To manage the fisheries in their Excusive Economic Zones (EEZs), countries need to know their catch. Ideally, countries (i.e., their department of fisheries or equivalent agencies) would know much more--size and productivity of the stocks being exploited, economics of the fisheries, etc.--but it is essential to know about catch as the goal of a fishery is to generate and maintain a catch, and if possible, to increase it.
The Food and Agriculture Organization of the United Nations (FAO) does maintain a publicly available database of fisheries statistics, based on submissions by its member states, but this covers only landings (i.e., it omits discarded bycatch), does not identify the EEZs where the landings come from, doesn't present the data by sectors (i.e., industrial, artisanal, subsistence and recreational) and doesn't estimate the illegal and otherwise unreported and undocumented (IUU) catches usually generated by roving distant-water fleets.
A publicly accessible database that builds on the FAO statistics but overcomes the deficiencies mentioned above has now been created (at www.seaaroundus.org) which covers the fisheries of all maritime countries and territories of the world, from 1950 to 2010, and will be regularly updated. It is based on historic catch reconstructions by about 400 colleagues throughout the world, a decade-long support of the Sea Around Us by The Pew Charitable Trusts, and the technical wizardry of programmers at Seattle-based Vulcan Inc., which complemented a two-year grant from the Paul G. Allen Family Foundation.
The database, which also presents catch-related data and indicators (e.g., ex-vessel values of catches, different types of subsidies received by the fisheries of each country, stock-status plots) allows managers, scientists, students or ocean activist to find out how much is caught of the EEZ of each country and territory, by species or group of species, by sectors, by catch type (discarded or retained), and thus to acquire an understanding of the fisheries that was impossible to obtain previously, and which should help toward an improvement of their management. The data underlying the interactive graphic displays can be downloaded for further analysis.
All information on marine biodiversity in that database is derived from FishBase (www.fishbase.org) for fishes and from SeaLifeBase (www.sealifebase.org) for invertebrates. These recognized online encyclopedias are closely linked to www.seaaroundus.org, and so allow for acquiring more information on exploited species.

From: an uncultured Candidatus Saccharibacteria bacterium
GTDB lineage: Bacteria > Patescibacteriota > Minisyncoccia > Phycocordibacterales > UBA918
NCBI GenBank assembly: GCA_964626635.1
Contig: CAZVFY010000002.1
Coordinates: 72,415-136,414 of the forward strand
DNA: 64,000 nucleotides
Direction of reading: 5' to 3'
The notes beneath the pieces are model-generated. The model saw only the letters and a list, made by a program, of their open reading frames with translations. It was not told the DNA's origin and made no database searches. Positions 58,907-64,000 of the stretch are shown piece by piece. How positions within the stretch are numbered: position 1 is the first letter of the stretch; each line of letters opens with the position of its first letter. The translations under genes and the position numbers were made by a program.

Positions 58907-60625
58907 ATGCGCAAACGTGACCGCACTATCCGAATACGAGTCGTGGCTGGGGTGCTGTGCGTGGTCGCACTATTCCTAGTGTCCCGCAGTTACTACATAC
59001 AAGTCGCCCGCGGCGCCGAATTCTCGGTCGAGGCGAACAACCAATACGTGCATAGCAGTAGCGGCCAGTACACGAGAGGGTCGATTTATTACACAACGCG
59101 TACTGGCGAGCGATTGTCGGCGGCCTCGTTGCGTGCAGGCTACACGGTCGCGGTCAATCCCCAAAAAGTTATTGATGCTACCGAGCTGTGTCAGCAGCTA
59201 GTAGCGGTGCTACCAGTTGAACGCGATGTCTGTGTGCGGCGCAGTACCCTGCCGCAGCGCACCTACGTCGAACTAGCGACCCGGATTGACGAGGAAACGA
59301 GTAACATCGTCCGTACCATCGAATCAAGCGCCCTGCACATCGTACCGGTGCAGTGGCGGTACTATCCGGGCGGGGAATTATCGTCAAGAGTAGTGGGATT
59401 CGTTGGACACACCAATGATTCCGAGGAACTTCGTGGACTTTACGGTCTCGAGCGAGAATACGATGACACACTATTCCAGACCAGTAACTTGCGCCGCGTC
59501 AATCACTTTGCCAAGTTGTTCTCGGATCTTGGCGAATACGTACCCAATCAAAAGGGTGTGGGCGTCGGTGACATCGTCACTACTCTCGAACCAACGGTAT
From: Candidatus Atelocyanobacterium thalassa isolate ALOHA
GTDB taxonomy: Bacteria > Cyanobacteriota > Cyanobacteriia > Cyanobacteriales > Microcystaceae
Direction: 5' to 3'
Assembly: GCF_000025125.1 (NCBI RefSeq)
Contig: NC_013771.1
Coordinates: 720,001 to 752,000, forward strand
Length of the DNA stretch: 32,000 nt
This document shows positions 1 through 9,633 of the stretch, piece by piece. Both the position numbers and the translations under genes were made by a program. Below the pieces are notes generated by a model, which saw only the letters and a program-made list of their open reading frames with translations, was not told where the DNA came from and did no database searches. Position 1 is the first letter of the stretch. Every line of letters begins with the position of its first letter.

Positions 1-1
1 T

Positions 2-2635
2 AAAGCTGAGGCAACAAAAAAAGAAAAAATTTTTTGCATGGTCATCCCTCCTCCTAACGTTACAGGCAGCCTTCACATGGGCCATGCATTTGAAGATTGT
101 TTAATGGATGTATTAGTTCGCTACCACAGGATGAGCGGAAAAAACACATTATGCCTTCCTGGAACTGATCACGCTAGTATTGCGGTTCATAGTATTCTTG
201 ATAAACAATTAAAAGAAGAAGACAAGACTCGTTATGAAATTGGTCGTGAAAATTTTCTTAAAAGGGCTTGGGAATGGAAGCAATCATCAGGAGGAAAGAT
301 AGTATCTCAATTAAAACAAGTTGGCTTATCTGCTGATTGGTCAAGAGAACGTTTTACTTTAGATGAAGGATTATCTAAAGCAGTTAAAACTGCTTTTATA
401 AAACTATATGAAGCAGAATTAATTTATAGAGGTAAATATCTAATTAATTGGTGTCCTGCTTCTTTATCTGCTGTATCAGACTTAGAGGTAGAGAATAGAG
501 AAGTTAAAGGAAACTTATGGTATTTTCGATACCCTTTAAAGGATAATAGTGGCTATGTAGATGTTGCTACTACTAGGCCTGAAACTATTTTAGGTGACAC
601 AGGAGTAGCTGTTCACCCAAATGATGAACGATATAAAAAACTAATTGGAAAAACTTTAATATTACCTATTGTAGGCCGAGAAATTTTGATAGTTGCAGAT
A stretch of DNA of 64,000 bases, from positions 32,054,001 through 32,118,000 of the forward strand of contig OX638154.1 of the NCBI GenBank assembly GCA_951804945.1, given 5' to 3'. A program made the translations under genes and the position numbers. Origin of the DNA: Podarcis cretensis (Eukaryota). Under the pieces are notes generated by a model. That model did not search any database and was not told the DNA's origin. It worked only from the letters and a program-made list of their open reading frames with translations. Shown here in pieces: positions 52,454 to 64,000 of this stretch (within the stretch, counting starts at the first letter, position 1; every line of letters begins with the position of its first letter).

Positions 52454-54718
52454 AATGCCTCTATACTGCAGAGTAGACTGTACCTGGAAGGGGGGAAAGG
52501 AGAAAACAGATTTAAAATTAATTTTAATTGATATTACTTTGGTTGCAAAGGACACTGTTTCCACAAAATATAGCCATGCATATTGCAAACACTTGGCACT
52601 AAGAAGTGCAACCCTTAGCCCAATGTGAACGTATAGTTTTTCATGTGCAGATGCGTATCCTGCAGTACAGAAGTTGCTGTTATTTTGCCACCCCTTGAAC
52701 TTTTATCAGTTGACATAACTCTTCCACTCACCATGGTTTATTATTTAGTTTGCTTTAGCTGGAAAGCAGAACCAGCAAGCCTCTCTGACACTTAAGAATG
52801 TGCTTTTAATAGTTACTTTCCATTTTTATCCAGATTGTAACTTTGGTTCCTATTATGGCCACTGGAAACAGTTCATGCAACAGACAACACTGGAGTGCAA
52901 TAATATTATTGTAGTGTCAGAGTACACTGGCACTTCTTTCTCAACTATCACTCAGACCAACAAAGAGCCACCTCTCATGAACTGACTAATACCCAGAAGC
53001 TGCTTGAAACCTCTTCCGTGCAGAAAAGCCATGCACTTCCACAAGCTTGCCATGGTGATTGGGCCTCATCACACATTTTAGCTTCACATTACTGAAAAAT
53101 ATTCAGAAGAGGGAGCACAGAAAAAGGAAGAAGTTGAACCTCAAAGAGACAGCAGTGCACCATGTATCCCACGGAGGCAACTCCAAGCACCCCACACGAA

Additionally, the database has a spatial expression, i.e., the catch data it contains have been plotted in space using knowledge of the global distribution of exploited fish and invertebrates (from FishBase and SeaLifeBase) and of the fisheries that rely on them. The result is that catch maps can be produced, by (group of) species and/or countries, showing, for example, how fisheries have expanded geographically from 1950 to the present.
As mentioned above, this database does not provide all the key information required to manage fisheries; notably, it lacks time series of biomass (i.e., the weight is of the fish left in the sea). We have plans to overcome this deficiency in the next few years. In the meantime, however, we hope that the interactive graphs and maps that can be viewed on, and datasets that can be downloaded from, www.seaaroundus.org will contribute to a better understanding of marine fisheries. For example, using this database, we could recently demonstrate that the world marine fisheries catches are about 50% higher than suggested by the FAO statistics (which can be viewed as a good thing, since it implies the oceans are more productive than we thought), but have been declining rapidly since 1996, which is definitely an issue that needs to be addressed.
This was just one example of what can be done with our database and website. We hope that these tools, moreover, will be questioned by empowered users, and that their feedback will gradually improve both. We also hope that, in the process, our website will become a relied upon one-stop go-to place for information on marine fisheries, and will thus contribute, via their improved management, to the incomes and food security of the millions of people who depend on fish.
The database described here allow time contrasting, for the first, the performance of large-scale (industrial) and small-scale (artisanal and subsistence) fisheries on a global basis. The definitions of large-scale ('industrial', often mislabeled 'commercial') and small-scale (often mislabeled 'traditional') are those prevailing in each maritime country. Governments tend to favor industrial fisheries, although it is the small-scale fisheries with meets most of the sustainability criteria.
This post is part of a series produced by The Huffington Post in partnership with Ocean Unite, an initiative to unite and activate powerful voices for ocean-conservation action. The series is being produced to coincide with World Ocean Day (June 8), as part of HuffPost's "What's Working" initiative, putting a spotlight on initiatives around the world that are solutions oriented. To read all the posts in the series, read here. Follow the conversation on Twitter with the hashtag #MakeASplash.